Wednesday, 15 June 2016

Tempers snap in Ceredigion

Never known for their peace-making tendencies, Euro-friendly inhabitants of Ceredigion snapped into vigilante action yesterday.

Outraged beyond measure by a morning wireless interview with Trevor Kavanagh, Editor [sic] of the Sun newspaper [sic] on the topic of the upcoming under-publicised Euro-referendum, they took the only action open to them to redress the balance of political debate by defacing the Aberystwyth flagpoles - a brave move given the well known attitude of British justice to defacing of public materials.

Large numbers of outraged residents, masked and disguised, braved the June weather, flanked by protective troupes of Russian football hooligans on bicycles. Armed with labels and sellotape, they made a clean sweep of the poles, interfering with English labels to align them with the Sun's view of future political geography. Politically moderate dog-walkers attempting to reason with them were mercilessly beaten by the Russians; their broken bodies were thrown onto the beach to be pecked to death by seagulls awaiting the morning opening of Y Blwch Sglodion.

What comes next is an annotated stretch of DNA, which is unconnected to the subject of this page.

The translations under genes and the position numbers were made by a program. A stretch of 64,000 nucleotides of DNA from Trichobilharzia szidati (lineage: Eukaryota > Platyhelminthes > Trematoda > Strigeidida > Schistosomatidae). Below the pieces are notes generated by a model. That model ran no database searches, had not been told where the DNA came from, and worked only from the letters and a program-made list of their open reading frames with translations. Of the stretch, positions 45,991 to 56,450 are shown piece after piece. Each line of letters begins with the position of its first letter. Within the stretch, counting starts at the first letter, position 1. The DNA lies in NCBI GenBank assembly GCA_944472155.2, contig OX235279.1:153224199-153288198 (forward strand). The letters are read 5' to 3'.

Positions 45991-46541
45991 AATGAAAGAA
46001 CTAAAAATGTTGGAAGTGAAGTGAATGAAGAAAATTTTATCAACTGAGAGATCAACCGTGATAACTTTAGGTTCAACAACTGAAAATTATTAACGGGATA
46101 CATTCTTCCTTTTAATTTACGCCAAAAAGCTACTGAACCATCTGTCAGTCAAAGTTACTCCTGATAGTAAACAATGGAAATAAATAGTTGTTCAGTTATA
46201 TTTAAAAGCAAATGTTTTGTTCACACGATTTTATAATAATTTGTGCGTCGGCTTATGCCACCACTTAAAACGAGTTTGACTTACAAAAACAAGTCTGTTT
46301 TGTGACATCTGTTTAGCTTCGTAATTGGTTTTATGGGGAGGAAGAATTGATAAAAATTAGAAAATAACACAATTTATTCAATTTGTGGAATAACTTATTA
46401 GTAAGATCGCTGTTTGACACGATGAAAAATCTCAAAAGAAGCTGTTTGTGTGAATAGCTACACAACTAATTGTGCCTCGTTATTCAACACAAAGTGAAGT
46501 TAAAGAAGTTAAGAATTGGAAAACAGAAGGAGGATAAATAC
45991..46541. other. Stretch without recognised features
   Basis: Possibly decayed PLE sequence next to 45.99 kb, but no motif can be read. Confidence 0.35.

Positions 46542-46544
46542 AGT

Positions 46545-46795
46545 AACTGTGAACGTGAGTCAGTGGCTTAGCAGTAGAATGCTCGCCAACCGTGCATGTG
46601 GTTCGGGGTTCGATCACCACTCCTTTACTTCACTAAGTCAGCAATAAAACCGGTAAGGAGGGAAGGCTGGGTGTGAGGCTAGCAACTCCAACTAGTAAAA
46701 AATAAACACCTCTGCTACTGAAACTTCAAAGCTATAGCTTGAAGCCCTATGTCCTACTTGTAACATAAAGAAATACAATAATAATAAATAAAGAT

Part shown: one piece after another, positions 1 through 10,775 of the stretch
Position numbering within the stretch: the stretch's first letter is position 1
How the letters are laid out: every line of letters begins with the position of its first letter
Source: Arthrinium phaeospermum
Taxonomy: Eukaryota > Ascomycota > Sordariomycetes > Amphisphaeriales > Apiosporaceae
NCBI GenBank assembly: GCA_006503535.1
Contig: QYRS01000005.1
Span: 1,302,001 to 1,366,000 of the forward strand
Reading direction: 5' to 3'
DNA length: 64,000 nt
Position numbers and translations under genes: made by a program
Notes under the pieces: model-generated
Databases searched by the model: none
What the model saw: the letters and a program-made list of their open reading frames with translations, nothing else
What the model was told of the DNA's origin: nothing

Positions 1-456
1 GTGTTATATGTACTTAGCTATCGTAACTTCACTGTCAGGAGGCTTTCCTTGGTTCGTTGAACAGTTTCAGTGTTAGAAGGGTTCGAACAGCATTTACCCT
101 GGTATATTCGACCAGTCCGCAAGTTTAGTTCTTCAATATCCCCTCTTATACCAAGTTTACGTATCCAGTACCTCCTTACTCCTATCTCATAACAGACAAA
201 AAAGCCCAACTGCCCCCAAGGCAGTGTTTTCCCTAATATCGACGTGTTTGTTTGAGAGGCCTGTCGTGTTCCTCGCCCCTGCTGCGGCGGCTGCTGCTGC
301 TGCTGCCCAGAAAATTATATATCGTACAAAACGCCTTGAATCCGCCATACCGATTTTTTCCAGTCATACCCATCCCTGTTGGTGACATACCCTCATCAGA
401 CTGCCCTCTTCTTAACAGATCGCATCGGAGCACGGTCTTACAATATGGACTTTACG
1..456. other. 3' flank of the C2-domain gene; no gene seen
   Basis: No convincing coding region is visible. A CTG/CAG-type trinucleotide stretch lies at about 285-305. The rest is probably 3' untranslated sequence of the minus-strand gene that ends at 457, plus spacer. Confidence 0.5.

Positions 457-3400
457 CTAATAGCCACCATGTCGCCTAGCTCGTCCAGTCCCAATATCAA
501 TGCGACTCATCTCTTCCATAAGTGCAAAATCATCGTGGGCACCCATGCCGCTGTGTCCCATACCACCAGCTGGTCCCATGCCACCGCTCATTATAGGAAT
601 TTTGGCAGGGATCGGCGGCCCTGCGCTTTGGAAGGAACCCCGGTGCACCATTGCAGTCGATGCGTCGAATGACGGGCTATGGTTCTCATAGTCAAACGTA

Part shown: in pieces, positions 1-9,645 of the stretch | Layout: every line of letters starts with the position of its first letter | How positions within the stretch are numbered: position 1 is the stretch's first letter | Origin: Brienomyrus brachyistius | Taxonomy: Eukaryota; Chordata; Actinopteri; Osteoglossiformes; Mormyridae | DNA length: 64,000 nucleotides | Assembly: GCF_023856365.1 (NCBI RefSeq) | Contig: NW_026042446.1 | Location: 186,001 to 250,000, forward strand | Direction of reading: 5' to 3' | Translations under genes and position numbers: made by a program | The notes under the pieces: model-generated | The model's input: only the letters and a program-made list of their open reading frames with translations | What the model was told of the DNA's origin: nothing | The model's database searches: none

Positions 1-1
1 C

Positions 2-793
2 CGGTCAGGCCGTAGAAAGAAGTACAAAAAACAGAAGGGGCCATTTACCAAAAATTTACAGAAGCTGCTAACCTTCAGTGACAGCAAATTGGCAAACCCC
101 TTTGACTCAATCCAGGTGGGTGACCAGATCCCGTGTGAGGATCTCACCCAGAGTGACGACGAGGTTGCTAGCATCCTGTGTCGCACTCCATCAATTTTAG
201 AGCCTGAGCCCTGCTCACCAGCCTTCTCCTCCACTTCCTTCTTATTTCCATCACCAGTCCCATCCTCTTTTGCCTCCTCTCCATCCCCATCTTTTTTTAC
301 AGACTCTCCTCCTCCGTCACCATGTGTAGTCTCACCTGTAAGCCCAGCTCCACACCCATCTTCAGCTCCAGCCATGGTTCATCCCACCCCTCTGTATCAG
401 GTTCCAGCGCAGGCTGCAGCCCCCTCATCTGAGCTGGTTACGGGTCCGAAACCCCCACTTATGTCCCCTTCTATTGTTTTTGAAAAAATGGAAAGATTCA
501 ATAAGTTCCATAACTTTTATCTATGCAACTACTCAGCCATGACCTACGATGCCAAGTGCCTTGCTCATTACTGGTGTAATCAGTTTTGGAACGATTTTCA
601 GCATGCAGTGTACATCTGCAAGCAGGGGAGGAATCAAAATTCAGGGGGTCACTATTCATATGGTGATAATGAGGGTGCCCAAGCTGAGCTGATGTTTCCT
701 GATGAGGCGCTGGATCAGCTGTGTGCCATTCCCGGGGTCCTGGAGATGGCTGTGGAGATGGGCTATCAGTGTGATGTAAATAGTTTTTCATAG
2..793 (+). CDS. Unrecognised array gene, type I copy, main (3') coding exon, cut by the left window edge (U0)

As the sun rose [sic] over the turbulent town, the evidence of night-time criminality was all too evident. Morning bar-kickers clustered around the poles aghast at the lengths the activists had gone to. At Coffee #1 on Portland Street, HQ of the Ceredigion Brexit [sic] campaign, the endless queue patiently waiting for insipid scalding coffee was alive with debate on the best mode of retaliation. Oliver Cromwell's well known slighting of Aberystwyth castle will seem as nothing compared to the ruins Aberystwyth will become as a result of these daring acts as tempers rise.

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